If I Understood You, Would I Have This Look on My Face?: My Adventures in the Art and Science of Relating and Communicating
By Alan Alda
213 pages, $28
By Kathleen Rizzo Young
Buffalo’s 43North competition allows creative entrepreneurs to pitch their concepts to venture capitalists and investors. Their pitch is as important as their product-- explaining technical information to a broad audience, accurately reading the room, keeping their enthusiasm high and, most importantly, convincing investors to take a chance on them.
The contestants, along with physicians, engineers and professors, could learn a thing or two from a new book by Alan Alda “If I Understood You, Would I Have This Look on My Face? My Adventures in the Art and Science of Relating and Communicating.”
As host of “Scientific American Frontiers” on PBS, Alda has learned about some of the world’s most exciting research. He approaches the assignment as a viewer would--asking the questions they would, and making sure that the scientists and researchers explain them in a way that all can comprehend.
A man of boundless curiosity, Alda is the perfect dinner party guest, interested in everything but specifically, in how dense, technical ideas can be communicated more effectively. (This is not a passing interest for Alda, who founded the “Alan Alda Center for Communicating Science at Stony Brook University.”)
He quickly realized that communication disconnects impact all areas of daily life. Patients do not understand the procedures they undergo, accused criminals do not full comprehend their legal options, and husbands and wives speak different languages and cannot understand when their partners don’t get it.
Even Alda was a victim of this, as a dental surgery left his upper lip impaired and he found himself sneering when he thought he was smiling — an occupational hazard in acting, although he did get to finally play some villains before having it repaired. Alda realized that he had not trusted his instincts and asked enough questions.
The book provides examples of people who become better communicators, such as scientists taking improvisation classes and physicians who use the acting mirror technique to see if they are really seeing their patients’ body language.
In one experiment, participants were shown a movie while in an MRI machine with their brain activity tracked throughout. The patients then recapped the movie’s plot in detail to another person. As you would expect, the movie watcher’s brain waves were the same while they were telling the story as when they were watching. The real revelation is that the person listening experiences the same activity in their brains.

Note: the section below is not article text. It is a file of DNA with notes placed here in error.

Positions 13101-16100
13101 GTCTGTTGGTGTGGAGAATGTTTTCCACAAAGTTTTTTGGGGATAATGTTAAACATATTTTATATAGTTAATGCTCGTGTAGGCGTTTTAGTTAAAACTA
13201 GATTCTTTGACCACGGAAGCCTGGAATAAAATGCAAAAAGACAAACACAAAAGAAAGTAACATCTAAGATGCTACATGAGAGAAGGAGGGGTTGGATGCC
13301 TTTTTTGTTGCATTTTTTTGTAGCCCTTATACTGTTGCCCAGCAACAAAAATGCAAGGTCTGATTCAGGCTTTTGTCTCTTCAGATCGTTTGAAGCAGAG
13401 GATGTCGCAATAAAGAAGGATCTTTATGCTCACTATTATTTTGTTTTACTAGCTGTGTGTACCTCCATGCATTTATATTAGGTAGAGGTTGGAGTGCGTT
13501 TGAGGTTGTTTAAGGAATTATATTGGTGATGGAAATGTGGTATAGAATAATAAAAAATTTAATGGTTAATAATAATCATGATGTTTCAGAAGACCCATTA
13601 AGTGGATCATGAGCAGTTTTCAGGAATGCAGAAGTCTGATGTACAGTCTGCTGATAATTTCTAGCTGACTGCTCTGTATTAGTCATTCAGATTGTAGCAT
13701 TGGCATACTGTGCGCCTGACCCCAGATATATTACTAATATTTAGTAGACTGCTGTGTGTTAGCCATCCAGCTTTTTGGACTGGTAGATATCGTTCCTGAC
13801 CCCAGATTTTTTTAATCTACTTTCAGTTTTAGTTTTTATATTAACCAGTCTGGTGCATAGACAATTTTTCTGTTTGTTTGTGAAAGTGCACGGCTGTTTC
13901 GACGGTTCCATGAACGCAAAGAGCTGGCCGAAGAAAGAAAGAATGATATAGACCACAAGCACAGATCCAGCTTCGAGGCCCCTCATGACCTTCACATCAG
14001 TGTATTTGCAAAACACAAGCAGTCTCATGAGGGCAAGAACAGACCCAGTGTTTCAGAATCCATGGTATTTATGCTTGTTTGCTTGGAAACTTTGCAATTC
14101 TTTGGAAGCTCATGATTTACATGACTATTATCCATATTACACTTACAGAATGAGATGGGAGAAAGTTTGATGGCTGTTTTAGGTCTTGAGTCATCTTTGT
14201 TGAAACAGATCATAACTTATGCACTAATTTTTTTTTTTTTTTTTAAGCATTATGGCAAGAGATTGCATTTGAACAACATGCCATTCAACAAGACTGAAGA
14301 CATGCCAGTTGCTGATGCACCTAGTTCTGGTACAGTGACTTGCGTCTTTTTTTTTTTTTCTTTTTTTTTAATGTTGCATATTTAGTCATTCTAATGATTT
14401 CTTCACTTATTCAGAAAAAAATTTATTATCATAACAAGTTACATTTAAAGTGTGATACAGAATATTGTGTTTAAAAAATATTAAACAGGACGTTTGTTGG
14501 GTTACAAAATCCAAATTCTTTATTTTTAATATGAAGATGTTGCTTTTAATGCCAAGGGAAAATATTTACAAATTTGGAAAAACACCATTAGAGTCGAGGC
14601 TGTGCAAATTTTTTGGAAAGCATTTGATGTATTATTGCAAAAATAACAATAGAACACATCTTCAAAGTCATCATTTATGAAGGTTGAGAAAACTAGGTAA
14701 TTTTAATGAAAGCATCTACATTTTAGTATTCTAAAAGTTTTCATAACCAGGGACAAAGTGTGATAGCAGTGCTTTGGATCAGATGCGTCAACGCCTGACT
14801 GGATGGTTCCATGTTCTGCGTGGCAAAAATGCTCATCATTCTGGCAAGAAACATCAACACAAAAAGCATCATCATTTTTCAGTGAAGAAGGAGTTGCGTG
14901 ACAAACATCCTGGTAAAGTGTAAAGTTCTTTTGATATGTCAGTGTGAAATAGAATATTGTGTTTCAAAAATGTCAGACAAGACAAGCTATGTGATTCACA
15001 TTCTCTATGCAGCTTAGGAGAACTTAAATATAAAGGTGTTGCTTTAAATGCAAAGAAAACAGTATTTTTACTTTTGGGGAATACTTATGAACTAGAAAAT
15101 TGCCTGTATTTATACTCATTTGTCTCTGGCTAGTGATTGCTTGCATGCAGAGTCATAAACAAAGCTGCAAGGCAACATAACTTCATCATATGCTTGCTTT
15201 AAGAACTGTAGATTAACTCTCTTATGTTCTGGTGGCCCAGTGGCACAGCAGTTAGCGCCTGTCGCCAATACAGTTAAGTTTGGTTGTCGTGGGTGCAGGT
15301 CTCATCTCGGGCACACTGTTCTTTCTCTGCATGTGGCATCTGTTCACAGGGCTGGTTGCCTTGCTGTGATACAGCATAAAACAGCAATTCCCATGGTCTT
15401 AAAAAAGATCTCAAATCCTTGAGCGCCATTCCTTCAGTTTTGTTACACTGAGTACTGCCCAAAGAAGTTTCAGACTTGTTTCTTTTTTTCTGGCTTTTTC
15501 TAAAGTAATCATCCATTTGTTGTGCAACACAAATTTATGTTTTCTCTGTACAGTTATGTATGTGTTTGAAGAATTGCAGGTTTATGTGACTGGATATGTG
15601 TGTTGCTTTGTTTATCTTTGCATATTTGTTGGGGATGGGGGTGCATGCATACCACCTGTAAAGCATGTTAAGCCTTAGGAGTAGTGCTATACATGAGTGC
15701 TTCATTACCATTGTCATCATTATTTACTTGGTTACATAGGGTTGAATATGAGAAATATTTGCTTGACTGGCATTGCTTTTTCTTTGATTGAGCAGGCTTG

Alda understands the power in storytelling: “I know in my experience, people have a harder time understanding what I tell them if I don’t tell it as a story.” At times, he seems to forget his own advice; when he veers from storytelling, it is easier for the reader to disengage.
As a child, Dr. Evonne Kaplan-Liss needed a medical attention and her doctors recommended a “state-of-the-art” procedure. Her parents assumed that meant “best possible.” Actually, in this case, “state-of-the-art” meant “relatively new” as the procedure had rarely been used on children. “It was a learning experience in poor communication that led to twenty-one surgeries over the next thirty years.”
Happily, Kaplan-Liss turned this into a crusade, training medical professionals using her background as an actor, journalist, doctor and patient.
Although he clearly loves science, Alda has not at all forgotten his roots. He outlines how theater and arts education are hugely beneficial to many professions, including reading facial expressions, communicating with body language.
College student Matt Lerner, makes great strides with a young boy named Ben who is on the autism spectrum by using theater games such as tossing imaginary balls and reading each other’s body language. Lerner ends up starting a summer camp and today his Spotlight program serves over 350 children a year in Boston.
Science is lucky to have Alan Alda as its ambassador and his book is full of true stories and terrific advice. It would not be at all surprising to see this book in a med school or engineering syllabus—or as required reading for the next 43North competition.
Kathleen Rizzo Young is a veteran News Book Reviewer.